Annan 'optimistic' over proposals to end Syrian crisis


UN-ARAB LEAGUE envoy Kofi Annan was upbeat yesterday after a second day of talks in Damascus with President Bashar al-Assad after handing over “concrete proposals” to end the Syrian crisis.

Mr Annan said the proposals would “have a real impact on the situation on the ground and . . . help launch a [political] process” involving “reforms that would create a solid foundation for a democratic Syria”.

A UN official accompanying the organisation’s former secretary general told CBS news Mr Annan “ended very candid, positive talks with Assad, and he feels very optimistic that he is making a breakthrough”. Before that meeting, Mr Annan held consultations with Greek Orthodox Christian patriarch Zakka Iwas and the senior Sunni Muslim authority, Sheikh Badr al-Din Hassoun, whose son was assassinated in an ambush in Idlib province last year.

Mr Annan is set to travel to Qatar, Cairo and New York be- fore returning “pretty soon” to Damascus, the official stated.

On Saturday, the outlook of the mission had appeared bleak when, during their first encounter, Dr Assad said the government could not hold dialogue with the opposition “as long as there are armed terrorist groups that work to spread anarchy and destabilise the country”. His words coincided with reports of a fresh military offensive against the north-western rebel stronghold of Idlib, a city of 160,000 near the Turkish border. But the fighting was said to have subsided, suggesting the rebels had withdrawn.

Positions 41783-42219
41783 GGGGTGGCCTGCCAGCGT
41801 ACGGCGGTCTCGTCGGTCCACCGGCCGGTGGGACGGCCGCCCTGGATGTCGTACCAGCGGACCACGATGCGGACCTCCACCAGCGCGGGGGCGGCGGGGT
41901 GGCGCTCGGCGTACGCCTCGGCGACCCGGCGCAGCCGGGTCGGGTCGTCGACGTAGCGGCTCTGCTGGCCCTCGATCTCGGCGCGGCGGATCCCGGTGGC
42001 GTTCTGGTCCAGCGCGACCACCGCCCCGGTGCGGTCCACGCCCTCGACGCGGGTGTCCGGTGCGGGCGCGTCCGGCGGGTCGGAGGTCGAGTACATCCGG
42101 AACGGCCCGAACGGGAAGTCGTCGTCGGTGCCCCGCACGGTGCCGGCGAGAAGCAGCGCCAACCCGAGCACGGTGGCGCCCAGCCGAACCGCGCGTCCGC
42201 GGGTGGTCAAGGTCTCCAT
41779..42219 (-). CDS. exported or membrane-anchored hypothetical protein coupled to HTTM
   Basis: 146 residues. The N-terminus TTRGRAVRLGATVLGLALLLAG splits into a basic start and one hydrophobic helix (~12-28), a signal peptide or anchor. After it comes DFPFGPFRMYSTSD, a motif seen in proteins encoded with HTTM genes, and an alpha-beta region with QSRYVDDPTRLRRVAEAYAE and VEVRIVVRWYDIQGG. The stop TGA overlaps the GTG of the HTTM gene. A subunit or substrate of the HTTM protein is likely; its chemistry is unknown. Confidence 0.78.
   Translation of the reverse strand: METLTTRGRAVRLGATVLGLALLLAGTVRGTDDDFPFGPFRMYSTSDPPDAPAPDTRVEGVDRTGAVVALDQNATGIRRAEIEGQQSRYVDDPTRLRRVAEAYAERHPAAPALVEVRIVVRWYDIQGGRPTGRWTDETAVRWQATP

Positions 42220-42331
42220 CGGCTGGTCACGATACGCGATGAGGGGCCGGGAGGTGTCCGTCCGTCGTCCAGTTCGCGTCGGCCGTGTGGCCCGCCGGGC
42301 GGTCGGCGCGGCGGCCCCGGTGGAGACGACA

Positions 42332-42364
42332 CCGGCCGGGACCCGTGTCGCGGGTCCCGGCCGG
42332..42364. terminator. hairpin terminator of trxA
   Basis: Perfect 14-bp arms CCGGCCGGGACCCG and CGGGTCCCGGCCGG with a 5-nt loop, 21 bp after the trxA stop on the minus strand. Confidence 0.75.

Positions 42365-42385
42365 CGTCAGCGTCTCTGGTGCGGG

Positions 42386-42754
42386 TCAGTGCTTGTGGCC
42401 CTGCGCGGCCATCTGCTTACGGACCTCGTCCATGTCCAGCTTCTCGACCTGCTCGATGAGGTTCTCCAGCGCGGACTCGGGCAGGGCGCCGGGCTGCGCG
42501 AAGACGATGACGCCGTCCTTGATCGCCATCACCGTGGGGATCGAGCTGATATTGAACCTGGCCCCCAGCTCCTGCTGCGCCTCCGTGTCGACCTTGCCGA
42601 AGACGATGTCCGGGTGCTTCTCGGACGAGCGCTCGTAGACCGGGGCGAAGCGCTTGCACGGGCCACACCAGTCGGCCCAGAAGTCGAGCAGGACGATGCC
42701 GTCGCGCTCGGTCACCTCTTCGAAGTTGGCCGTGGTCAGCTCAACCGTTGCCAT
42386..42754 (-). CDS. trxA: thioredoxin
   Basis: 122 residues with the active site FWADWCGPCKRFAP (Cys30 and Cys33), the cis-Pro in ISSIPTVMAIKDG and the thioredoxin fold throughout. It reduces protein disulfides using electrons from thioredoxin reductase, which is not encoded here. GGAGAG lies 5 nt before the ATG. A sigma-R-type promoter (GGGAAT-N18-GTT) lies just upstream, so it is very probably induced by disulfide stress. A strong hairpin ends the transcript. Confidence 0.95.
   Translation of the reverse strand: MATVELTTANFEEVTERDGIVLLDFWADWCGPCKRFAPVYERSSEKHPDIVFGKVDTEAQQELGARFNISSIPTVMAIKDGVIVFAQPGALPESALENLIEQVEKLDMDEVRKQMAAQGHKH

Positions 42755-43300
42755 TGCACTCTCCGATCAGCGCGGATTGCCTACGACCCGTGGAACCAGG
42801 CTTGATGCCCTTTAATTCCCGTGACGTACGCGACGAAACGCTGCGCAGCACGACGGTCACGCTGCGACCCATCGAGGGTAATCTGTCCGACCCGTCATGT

Mr Annan also met the leaders of several Damascus-based opposition groups, largely sidelined by the western-backed Syrian National Council, comprised of seven exile groups.

Among the local figures he met were Hassan Abdel Azim of the National Co-ordination Committee for Democratic Change, Abdel Aziz al-Khair of the National Co-ordination Body for Democratic Change, Louay Hussein of Building the Syrian State, and former legislator Riad Seif.

Mr Azim said: “The main challenge . . . is to push the regime to ceasefire, address the military aspects [of the crisis], and provide relief” to needy Syrians.

Once these tasks were achieved, Mr Annan could launch a political process, Mr Aziz said, adding that the crisis was already threatening the unity of the country. Mr Annan and the domestic opposition are against militarisation of the conflict through arming rebels and external military intervention.

The national council, backed by Saudi Arabia and Qatar, has sought both, risking civil war and regional unrest, and has rejected negotiations with the government.

US secretary of state Hillary Clinton is to meet her Russian counterpart today when the UN Security Council meets to discuss Arab unrest. Moscow opposes a new US-drafted resolution on Syria because it does not call for government and rebel forces to cease fire simultaneously.

US intelligence reports say Dr Assad continues to command the loyalty of a strong army and of his inner circle, in spite of the rebel campaign to topple him and the erosion of the economy – indicating the struggle for Syria could last for months.